Equally disturbing are the rumors of another evening with the administration (the greater obscenity?) where the paper was asked to (and agreed) back off covering the violence in Iraq to give al-Maliki time to get it together. al-Maliki has had months to get it together. It's not getting together. That's news. When al-Maliki's administration argued that TV stations in Iraq should stop airing the violence, that seemed an assault on press freedom. When the administration and the paper make back door deals that's something far worse.
But that's reportedly why we've had no news of violence for most of last week or yesterday or today in the paper of supposed record. The paper has allegedly agreed to back off. So readers of the paper have no idea what's happening on the ground. One more indication of whom the important audience is for the paper (hint, it's never the readers).
Damien Cave and Qais Mizher have an interesting article on on Tayseer Najah al-Mashhadani. We won't be excerpting from it. We noted her release yesterday. She was kidnapped and held for fifty-six days. (I'm counting Saturday, she was released that afternoon.) A legislator who's been kidnapped is released. And she speaks with two reporters for the Times. Via AFP, they have a photo of her. But she's shoved inside the paper because a T&A non-story is deemed front page. (Couldn't they have at least had the sense of humor to publish Gordo and the photos as the centerfold?) If the Times doesn't give a damn about that article, why should we?
In one paragraph, buried deep in the article, they note some of the violence of Saturday (they note three items, all but one -- 20 corpses discovered in Baghdad with bullets to head -- were noted here yesterday morning). After sitting on the James Risen story for over a year (NSA illegal wiretapping) and after killing the Bully Boy bulge story, you'd think the paper would have embarrassed/shamed itself so much that they'd have no interest in backdoor deals. But, hey, war with Iran is the next course about to be placed on the table and dangled scoops are just so tempting. What a proud moment it could be to say, "We beat the Washington Post by two hours!"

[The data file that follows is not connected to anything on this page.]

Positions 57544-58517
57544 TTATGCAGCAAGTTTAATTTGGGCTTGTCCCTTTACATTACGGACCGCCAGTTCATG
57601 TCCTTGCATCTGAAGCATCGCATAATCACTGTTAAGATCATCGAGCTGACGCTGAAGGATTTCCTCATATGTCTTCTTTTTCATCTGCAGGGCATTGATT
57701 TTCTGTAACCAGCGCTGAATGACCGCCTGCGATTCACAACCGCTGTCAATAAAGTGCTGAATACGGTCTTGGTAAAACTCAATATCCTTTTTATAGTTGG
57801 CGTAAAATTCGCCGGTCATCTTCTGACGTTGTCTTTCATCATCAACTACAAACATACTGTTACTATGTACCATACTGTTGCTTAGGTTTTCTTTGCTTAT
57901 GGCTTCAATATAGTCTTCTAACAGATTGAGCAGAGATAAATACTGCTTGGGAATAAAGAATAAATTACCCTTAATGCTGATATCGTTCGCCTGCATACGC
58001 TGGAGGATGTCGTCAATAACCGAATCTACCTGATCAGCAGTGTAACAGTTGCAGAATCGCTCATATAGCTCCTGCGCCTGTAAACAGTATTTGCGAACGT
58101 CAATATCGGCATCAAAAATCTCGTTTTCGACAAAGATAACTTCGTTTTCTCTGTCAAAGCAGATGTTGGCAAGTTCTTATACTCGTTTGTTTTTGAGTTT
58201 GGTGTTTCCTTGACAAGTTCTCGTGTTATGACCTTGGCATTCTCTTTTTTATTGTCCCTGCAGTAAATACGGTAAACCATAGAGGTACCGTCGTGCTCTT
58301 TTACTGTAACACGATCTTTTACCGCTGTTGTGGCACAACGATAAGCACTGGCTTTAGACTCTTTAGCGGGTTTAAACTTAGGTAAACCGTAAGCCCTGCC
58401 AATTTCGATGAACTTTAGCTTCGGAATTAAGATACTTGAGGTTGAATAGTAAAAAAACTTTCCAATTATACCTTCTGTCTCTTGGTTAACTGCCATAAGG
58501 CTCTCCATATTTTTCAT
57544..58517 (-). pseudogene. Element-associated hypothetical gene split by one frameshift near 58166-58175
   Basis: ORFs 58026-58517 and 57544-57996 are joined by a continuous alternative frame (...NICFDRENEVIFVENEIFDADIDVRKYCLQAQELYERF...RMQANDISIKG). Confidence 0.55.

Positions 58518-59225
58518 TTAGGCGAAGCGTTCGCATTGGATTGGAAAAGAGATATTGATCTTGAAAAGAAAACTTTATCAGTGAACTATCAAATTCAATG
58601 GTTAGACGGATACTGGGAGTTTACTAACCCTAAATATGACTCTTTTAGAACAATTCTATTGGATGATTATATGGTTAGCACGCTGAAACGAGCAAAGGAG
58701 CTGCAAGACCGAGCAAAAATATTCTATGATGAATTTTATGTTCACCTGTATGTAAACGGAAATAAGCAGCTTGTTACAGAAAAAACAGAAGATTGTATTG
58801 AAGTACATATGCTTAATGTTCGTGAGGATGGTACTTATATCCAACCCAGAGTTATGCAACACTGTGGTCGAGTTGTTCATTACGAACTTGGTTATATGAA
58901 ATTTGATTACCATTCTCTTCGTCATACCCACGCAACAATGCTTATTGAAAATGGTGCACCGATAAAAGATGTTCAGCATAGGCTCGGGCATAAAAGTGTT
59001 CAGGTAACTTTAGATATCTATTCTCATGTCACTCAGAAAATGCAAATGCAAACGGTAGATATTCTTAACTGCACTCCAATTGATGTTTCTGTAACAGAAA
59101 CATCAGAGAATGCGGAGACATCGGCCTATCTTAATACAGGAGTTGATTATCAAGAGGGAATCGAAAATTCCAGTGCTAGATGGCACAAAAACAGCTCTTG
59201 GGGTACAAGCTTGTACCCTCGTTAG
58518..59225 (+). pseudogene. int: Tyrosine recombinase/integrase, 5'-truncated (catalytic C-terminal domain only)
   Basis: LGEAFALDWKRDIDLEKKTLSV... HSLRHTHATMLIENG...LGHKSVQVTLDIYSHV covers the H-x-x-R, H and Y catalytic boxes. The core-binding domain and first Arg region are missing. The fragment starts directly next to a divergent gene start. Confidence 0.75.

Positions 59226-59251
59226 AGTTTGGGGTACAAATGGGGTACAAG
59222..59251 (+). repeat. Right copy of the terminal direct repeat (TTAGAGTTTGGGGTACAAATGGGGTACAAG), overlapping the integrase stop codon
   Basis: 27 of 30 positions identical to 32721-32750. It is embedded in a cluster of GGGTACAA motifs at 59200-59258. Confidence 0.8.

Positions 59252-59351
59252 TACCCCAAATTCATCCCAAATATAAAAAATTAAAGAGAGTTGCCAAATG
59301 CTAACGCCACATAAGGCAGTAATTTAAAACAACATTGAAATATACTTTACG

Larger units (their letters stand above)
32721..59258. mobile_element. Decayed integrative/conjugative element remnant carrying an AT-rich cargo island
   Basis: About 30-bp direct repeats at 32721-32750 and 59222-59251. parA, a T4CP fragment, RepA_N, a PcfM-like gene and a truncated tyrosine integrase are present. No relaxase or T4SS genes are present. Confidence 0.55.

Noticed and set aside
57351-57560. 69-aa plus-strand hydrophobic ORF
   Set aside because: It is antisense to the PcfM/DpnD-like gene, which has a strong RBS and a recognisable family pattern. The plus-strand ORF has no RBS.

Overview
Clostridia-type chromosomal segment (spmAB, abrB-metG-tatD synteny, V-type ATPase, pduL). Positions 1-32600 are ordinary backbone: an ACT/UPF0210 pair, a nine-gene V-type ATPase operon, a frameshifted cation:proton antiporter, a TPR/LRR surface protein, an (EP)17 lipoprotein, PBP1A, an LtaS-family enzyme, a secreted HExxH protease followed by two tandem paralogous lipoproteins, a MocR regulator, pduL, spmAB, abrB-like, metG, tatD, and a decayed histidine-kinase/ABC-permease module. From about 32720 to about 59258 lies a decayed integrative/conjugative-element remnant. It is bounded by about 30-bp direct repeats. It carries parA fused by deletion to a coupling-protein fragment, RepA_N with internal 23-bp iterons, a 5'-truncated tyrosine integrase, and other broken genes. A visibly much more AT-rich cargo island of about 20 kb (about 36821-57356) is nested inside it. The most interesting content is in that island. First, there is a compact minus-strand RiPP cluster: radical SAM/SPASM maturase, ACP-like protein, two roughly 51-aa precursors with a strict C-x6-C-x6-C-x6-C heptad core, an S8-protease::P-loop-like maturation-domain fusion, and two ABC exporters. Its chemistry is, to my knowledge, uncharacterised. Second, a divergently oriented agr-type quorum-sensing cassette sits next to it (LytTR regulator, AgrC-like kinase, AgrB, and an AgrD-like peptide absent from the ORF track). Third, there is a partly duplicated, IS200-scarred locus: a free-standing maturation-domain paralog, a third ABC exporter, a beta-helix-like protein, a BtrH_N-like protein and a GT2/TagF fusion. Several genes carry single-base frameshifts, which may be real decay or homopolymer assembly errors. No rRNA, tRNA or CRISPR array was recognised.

Remember that Isaiah is on vacation (and, unless something inspiring breaks, will also be on vacation next Sunday). West is picking this week's comic and next (if necessary on the latter).
As for The Third Estate Sunday Review . . .
I wanted to go to bed about four hours ago. Ava and I wrote three TV commentaries. Everything's completed but the "A note ot our readers." But the editorial won't post, the TV commentary (Washington Week) won't post, the thing on Watada's trial won't post. We're going to keep trying for another half-hour. If we can't get the items to post by then, we'll copy and paste them into entries at this site. (UK Computer Gurus are talking Ty through some steps and hopefully that will get rid of the "No space left on device . . . archive 08/27-2006" message.)
And this entry is in a holding pattern. Ready to post but Ty says he thinks the problem's been fixed. (There will either be no note, or it will go up late this evening. Everyone's tired and has been dealing with the nonsense technical problem for over three hours.)
Okay, the nightmare is almost over (I just have to spend thirty minutes now publishing this and the next entry to get technorati to read the tags . . .). Here is new content:
Editorial: If what Watada's standing up for matters, treat it like it matters
TV: Washington Weak
Denis Halliday said what?
It's not just Camilo Mejia, or Brandon Hughey, or Jeremy Hinzman, or Pablo Paredes, or . . .
Courage to Resist's latest alert on Ehren Watada
A public relations coup gone awry?
How to be a print pundit
TV: Make Room For Bully peters out
How do you say, "We're abandoning the base in 24 hours"?
Books: Sadly from Paul Bremer, Every Picture Tells A Story
In war and pain, 13 albums
Again, this week, we tried to make the focus Iraq. I'll shut up and post.